168 - Chariot of Fire: Kabbalah

Posted on 23 March 2014

The rich symbolism of the Zohar and the spiritual practices of Abraham Abluafia feature in the mystical movement known as Kabbalah.


Further Reading

• M. Idel, Kabbalah: New Perspectives (New Haven: 1988).

• M. Idel, The Mystical Experience in Abraham Abulafia (Albany: 1988).

• G. Scholem, Major Trends in Jewish Mysticism (New York:1941).

• G. Scholem, Origins of the Kabbalah, trans. A. Arkush (Princeton: 1987).

• I. Tishby, The Wisdom of the Zohar: an Anthology of Texts, trans. D. Goldstein, 3 vols (Oxford: 1989).

Thanks to Jeremy Brown for his helpful advice on this episode!



Berel Dov Lerner 24 March 2014

Another quibble: I think you referred to Sefer HaBahir in English as *The Book of Splendor*, a title which, as far as I know, is always used to refer to the Zohar.Thus, Gershom Scholem's book of selected passages from the Zohar is titled *Zohar: The Book of Splendor*.

Hi there - Thanks for that note. I think I may have devised this translation myself on the basis that "Book of Brilliance" (a common translation) sounds awkward to my ear because of the unpleasant alliteration. I had forgotten that it creates a potential confusion with the Zohar. I guess the titles mean practically the same thing?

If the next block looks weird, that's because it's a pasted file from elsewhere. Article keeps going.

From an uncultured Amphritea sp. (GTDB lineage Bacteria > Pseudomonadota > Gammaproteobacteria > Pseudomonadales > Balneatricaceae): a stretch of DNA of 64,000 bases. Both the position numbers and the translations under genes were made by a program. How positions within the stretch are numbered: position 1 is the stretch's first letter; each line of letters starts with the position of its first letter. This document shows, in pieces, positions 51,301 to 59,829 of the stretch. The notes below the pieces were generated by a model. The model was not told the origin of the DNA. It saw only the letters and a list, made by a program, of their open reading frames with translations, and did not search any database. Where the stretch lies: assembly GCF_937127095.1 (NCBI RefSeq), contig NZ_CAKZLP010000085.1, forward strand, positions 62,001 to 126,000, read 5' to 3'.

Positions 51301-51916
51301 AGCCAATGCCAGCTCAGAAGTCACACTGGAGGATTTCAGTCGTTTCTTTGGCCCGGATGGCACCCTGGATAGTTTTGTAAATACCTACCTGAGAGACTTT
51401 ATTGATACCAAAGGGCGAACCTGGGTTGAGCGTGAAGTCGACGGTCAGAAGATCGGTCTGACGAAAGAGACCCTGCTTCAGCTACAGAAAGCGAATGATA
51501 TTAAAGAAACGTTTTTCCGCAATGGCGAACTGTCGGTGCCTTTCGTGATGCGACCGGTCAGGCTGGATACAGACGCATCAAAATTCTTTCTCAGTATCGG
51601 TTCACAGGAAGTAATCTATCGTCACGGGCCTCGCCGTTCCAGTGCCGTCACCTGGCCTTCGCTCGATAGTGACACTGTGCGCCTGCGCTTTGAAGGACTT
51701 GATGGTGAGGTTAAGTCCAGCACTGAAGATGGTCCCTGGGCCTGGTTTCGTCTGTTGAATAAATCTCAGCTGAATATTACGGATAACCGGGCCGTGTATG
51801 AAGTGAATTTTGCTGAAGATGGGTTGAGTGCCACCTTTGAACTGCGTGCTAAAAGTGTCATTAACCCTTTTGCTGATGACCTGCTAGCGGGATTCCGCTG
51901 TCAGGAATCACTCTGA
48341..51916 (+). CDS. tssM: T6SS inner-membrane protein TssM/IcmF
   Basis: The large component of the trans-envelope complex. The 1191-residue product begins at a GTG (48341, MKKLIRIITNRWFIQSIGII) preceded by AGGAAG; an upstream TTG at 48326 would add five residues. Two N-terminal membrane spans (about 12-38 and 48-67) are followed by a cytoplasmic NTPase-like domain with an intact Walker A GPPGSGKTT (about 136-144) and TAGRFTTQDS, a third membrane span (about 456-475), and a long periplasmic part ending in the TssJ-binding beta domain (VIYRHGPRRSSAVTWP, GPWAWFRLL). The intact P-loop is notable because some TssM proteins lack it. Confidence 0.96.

The root for bahir, BHR, implies a brightness like a flame is bright. It's specifically the light being indicated. Zohar's root, ZHR, implies an illumination. Metaphorically, to shed light on a subject as the word also can mean to instruct. In this word, it's more the effect of the light being emphasized. I believe they were meant to be similar, but they do carry different connotations.

Peter Adamson 27 March 2014

In reply to by benAvram

Right, the b-h-r root has the same meaning in Arabic. Anyway given the potential confusion I will translate it differently in the book version. Thanks again.

Zachary 19 April 2017

Why would the Kabbalists be interested in Gnosticism? As far as I know, they were a mainly a Christian movement (or rather a collection of movements). Further, how would they have known anything about them? The texts of the gnostics were lost until the end the of the 19th-century. It would be surprising indeed to suppose they were reading Irenaeus.

Yes, that is a bit of a puzzle as was pointed out by Idel, but Scholem makes a good case for strong parallels. The idea would not be that medieval Kabbalists were reading Irenaeus' critique of the Gnostics - you're right that that is totally implausible - but rather that the late ancient Jewish sources of Kabbalah were already infused with ideas from Gnosticism so that it filtered into the tradition already at the start. Have a look at Scholem, Origins of the Kabbalah if you want to see the case for this.

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